There's a guy in New York who may have got into your personal business. If he did, he probably looted your online bank account.
Juju Jiang is serving time now after pleading guilty. But for a couple years, he bugged public computers with software that logged keystrokes. He used it to capture usernames and passwords. Some he used to steal money; others he sold on the web.
He got caught when he manipulated a victim's home computer while she was present. She watched incredulously as he methodically searched her computer. He was using GoToMyPC, which allows travellers to manipulate their computers from afar. The victim had used GoToMyPC previously from a public machine. Jiang stole her username and password.
Spying software can easily be placed on public computers, such as those in Internet cafés, airports, libraries and other public places.
With spying software, a criminal can grab your passwords and usernames. Ultimately, you could lose your money or have your identity stolen. That should tell you enough to be wary of public PC terminals.
Software is Unobtrusive
Spies usually use software because it is invisible to the untutored eye. Hardware to do virtually the same thing also can be used, by placing it between the keyboard and computer. But using it is too obvious in a public place.
The software programs, however, can record a victim's every keystroke. The keystroke loggers can then e-mail the collected information on a set schedule. Or it can be downloaded. Other software programs take screen shots of places you go. These, too, send their collected information via e-mail.
The spying programs are inconspicuous. Unless you know how to look for them, you'll never see them.
But don't forget there are other threats besides spy programs. Here's how to stay safe:
Here are five things to consider when you sit down in front of a strange computer:
Check for Spy Programs
Download X-Cleaner Spyware Remover at spywareinfo.com. Put it on a floppy disk. If the public computer you use has a floppy drive, insert the disk and run X-Cleaner from the floppy to check the hard drive. You do not have to install X-Cleaner.
Erase Your Tracks
When you use an internet browser, it keeps records of where you went. When you finish surfing with Microsoft Internet Explorer, click Tools > Internet Options. On the General tab, click Delete Files and Delete Cookies. Then click Clear History.
If you're using Netscape Navigator, it's a little more complicated. Follow these steps.
• Check the settings before going online. Click Edit and Preferences. Click the arrow next to Navigator and select History. On the right, find Browsing History. Change "Remember visited pages" to 0.
• Click on the arrow next to Privacy and Security. Select Disable Cookies and Disable Cookies in Mail and Newsgroups.
• When you finish surfing, click Edit and Preferences. Click the arrow next to Navigator. Click Clear History and Clear Location Bar. Go to Privacy and Security on the left side and click the arrow. Select Cookies. Click Manage Stored Cookies. On the Stored Cookies tab, click Remove All Cookies.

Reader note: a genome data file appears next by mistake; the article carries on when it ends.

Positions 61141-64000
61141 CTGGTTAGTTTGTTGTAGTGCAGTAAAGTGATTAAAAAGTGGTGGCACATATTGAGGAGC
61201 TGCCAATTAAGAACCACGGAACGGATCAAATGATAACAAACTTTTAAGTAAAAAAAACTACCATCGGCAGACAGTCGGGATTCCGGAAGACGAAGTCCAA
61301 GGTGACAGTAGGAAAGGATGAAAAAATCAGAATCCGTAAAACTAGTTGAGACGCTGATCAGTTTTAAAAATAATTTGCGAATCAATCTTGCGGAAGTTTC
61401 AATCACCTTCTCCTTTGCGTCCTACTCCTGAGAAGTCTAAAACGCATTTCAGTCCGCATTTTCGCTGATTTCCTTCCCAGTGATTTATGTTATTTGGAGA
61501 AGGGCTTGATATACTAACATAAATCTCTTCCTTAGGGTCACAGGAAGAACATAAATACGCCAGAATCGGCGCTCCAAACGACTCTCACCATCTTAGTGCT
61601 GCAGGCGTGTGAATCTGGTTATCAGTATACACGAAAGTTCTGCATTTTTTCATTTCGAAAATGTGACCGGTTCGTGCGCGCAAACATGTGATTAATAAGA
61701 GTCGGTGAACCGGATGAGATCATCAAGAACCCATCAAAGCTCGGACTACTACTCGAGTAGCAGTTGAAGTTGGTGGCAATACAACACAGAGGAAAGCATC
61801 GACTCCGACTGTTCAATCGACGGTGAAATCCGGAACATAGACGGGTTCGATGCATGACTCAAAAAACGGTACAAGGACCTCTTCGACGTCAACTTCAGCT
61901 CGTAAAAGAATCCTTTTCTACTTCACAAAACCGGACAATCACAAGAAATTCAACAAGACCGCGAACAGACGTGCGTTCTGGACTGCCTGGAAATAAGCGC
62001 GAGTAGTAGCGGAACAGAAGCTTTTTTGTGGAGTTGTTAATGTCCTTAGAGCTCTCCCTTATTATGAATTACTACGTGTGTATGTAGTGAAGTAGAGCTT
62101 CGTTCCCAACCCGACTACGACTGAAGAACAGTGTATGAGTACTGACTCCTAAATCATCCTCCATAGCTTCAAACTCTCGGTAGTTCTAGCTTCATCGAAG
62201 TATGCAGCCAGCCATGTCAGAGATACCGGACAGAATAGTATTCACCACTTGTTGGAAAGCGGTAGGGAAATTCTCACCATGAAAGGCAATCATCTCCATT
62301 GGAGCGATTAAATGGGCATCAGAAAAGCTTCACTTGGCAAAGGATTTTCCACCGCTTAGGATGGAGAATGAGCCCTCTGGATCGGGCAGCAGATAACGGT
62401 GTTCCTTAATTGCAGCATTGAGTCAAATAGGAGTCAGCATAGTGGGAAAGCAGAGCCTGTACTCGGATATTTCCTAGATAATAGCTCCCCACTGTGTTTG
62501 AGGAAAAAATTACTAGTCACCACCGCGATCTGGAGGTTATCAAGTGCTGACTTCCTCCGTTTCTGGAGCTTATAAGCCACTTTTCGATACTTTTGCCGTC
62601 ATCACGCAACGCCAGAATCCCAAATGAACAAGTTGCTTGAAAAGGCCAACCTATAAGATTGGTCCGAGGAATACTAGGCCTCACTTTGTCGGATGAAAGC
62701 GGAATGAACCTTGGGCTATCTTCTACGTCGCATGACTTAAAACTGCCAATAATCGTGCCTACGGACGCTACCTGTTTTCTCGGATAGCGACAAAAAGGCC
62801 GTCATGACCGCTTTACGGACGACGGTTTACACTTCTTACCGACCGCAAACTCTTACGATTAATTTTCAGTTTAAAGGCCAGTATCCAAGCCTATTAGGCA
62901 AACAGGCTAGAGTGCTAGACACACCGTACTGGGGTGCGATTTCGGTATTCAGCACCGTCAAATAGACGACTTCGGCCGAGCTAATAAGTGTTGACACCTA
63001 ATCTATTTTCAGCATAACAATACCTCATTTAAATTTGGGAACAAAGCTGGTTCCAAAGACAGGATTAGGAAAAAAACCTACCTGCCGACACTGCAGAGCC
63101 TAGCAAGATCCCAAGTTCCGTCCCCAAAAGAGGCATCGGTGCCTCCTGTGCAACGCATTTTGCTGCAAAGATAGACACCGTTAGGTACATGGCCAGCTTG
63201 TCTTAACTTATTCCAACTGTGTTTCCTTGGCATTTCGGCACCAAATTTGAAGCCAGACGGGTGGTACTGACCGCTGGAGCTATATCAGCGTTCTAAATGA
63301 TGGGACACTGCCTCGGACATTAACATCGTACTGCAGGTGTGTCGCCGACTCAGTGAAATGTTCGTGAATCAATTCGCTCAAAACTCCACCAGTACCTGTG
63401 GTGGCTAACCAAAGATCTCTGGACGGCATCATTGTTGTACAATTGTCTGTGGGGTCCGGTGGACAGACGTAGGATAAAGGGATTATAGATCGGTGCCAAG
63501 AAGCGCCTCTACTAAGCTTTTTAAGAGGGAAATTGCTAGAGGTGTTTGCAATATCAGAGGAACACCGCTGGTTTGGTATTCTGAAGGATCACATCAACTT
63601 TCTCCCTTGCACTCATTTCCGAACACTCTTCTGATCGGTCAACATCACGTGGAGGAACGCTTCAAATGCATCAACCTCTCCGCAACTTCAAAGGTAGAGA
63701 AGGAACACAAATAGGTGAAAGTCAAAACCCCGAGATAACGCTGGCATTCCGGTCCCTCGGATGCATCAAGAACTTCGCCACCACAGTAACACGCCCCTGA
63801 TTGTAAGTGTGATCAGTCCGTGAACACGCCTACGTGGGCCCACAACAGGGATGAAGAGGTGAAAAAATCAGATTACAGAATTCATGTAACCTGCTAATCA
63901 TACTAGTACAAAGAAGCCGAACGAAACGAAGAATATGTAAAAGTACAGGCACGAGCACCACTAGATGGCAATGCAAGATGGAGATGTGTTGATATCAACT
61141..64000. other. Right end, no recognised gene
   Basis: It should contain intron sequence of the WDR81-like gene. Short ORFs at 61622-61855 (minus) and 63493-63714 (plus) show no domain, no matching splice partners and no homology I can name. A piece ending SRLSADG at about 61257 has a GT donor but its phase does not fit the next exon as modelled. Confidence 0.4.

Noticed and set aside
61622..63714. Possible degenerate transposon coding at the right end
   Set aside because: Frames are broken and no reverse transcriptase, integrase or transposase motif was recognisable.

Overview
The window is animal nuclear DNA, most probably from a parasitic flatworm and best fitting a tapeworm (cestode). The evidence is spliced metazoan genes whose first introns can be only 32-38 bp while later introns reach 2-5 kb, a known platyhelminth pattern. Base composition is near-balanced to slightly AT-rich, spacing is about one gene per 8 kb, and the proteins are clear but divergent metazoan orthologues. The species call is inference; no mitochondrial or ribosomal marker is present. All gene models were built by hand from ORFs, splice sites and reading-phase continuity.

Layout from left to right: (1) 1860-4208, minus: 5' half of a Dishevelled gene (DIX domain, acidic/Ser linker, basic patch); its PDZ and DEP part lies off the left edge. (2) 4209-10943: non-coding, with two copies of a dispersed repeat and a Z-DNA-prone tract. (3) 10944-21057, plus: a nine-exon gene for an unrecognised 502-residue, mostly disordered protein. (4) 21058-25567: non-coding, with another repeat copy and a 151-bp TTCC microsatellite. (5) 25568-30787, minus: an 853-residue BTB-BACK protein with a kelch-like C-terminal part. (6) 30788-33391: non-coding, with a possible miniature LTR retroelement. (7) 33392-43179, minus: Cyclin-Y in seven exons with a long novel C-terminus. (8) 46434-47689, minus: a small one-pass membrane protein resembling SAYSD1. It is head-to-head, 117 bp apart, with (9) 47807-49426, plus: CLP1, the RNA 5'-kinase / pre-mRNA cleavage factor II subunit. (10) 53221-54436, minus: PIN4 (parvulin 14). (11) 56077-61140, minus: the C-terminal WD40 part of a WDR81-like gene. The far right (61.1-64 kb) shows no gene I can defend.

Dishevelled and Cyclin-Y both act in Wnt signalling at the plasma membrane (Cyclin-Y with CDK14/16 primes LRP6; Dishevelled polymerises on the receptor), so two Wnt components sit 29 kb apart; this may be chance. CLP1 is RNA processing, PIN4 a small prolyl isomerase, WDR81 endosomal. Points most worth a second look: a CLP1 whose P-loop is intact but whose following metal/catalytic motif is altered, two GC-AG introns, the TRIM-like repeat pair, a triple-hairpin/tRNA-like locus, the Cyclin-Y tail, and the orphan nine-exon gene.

• Now go to Advanced, in the left-hand panel. Click the Arrow and click Cache. Click Clear Memory Cache and Clear Disk Cache. Protect Your Passwords
Browsers also track passwords. Before going on the web, if you're using Internet Explorer, click Tools > Internet Options . On the Content tab, click AutoComplete. Clear the four boxes.
When you finish surfing, again click Tools > Internet Options . Go to the Content tab and click AutoComplete . Click Clear Forms and Clear Passwords.
If you're using Netscape, click Edit and Preferences . Click the arrow next to Privacy and Security . Click Passwords . Clear the box next to Remember Passwords . When you finish browsing, click Passwords again, under Privacy and Security. Click Manage Stored Passwords. Select the Passwords Saved tab and click Remove All.
Netscape has a feature similar to AutoComplete. It saves data entered into forms. To disable that, under Privacy and Security, click Forms. Uncheck "Save form data from Web pages when completing forms." When you finish browsing, return to the Forms page. Click Manage Stored Form Data. Click Remove All Saved Data.
Cleaning out the browser will ensure that no one can track your surfing or grab your passwords with saved data. But a keystroke-logging program will still catch your passwords.
Probably the best password protection is a temporary password. Use it while you're on the road, then discard it.
Don't Rely on Encryption
There are a number of encryption packages on the market. They can be used to encrypt email. However, they encrypt the mail when the Send button is clicked. That's too late if a key-logging program is on the computer. It will make a record of the password and message as it is being written.
Use Some Common Sense
Public computers may be secure. But you really have no way of being sure. You can secure your home or business computer, but you can't be certain of what has been done with a public machine.
Approach these machines with care. Don't do any banking or stock trading on them if you can avoid it. Avoid credit-card transactions. Use a temporary password if you must check your email. And ask your system administrator how to "expire page views."
If you're just surfing, that should not be a problem. But avoid sensitive business if you can. There might be a Juju Jiang watching.